Title : Hyperthermophilic phosphotriesterases\/lactonases for the environment and human health - Mandrich_2010_Environ.Technol_31_1115
Author(s) : Mandrich L , Merone L , Manco G
Ref : Environ Technol , 31 :1115 , 2010
Abstract :

In the last decades the idea to use enzymes for environmental bioremediation has been more and more proposed and, in the light of this, new solutions have been suggested and detailed studies on some classes of enzymes have been performed. In particular, our attention in the last few years has been focused on the enzymes belonging to the amidohydrolase superfamily. Several members of this superfamily are endowed with promiscuous activities. The term 'catalytic promiscuity' describes the capability of an enzyme to catalyse different chemical reactions, called secondary activities, at the active site responsible for the main activity. Recently, a new family of microbial lactonases with promiscuous phosphotriesterase activity, dubbed PTE-Like Lactonase (PLL), has been ascribed to the amidohydrolase superfamily. Among members of this family are enzymes found in the archaea Sulfolobus solfataricus and Sulfolobus acidocaldarius, which show high thermophilicity and thermal resistance. Enzymes showing phosphotriesterase activity are attractive from a biotechnological point of view because they are capable of hydrolysing the organophosphate phosphotriesters (OPs), a class of synthetic compounds employed worldwide both as insecticides and chemical warfare agents. Furthermore, from a basic point of view, studies of catalytic promiscuity offer clues to understand natural evolution of enzymes and to translate this into in vitro adaptation of enzymes to specific human needs. Thermostable enzymes able to hydrolyse OPs are considered good candidates for the set-up of efficient detoxification tools.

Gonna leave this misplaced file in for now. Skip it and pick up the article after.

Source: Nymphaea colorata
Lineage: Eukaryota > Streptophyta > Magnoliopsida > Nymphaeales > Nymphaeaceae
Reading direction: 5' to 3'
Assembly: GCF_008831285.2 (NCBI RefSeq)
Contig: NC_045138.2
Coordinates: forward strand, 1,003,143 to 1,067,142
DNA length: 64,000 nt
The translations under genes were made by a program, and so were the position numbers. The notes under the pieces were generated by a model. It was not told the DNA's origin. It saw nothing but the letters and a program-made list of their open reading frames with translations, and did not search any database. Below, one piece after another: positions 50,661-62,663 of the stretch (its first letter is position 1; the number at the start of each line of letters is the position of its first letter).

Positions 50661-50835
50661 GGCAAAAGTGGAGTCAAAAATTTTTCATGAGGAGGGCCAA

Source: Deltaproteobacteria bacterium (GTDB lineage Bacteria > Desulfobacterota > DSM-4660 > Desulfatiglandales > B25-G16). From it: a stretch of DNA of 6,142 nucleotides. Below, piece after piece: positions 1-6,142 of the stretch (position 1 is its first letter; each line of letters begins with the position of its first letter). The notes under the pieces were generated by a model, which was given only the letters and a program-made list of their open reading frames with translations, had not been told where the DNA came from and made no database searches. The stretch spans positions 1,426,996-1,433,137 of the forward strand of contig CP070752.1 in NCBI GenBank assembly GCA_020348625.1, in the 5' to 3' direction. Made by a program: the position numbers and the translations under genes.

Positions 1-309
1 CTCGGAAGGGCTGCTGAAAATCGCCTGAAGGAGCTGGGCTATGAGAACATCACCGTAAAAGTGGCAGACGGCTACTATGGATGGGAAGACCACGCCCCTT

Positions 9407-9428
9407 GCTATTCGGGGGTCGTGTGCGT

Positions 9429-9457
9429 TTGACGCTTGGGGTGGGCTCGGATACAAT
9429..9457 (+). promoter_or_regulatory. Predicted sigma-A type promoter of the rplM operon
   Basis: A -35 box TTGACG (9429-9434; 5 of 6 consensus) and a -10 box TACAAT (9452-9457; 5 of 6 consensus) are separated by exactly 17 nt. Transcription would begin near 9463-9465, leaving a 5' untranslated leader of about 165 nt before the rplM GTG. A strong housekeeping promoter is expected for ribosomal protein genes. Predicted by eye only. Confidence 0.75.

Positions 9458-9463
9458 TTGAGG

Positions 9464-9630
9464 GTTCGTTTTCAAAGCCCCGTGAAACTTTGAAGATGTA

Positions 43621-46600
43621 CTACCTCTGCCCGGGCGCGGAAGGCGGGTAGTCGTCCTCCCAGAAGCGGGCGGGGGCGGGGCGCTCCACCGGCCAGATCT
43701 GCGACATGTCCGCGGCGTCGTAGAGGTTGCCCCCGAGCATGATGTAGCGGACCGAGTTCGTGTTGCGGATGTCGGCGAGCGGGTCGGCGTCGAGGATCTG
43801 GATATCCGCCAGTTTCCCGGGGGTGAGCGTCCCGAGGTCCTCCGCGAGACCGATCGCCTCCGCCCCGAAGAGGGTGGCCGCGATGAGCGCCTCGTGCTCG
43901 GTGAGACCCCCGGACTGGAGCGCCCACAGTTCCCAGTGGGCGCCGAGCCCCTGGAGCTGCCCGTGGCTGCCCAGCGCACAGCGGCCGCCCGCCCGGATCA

PubMedSearch : Mandrich_2010_Environ.Technol_31_1115
PubMedID: 20718294

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Citations formats

Mandrich L, Merone L, Manco G (2010)
Hyperthermophilic phosphotriesterases\/lactonases for the environment and human health
Environ Technol 31 :1115

Mandrich L, Merone L, Manco G (2010)
Environ Technol 31 :1115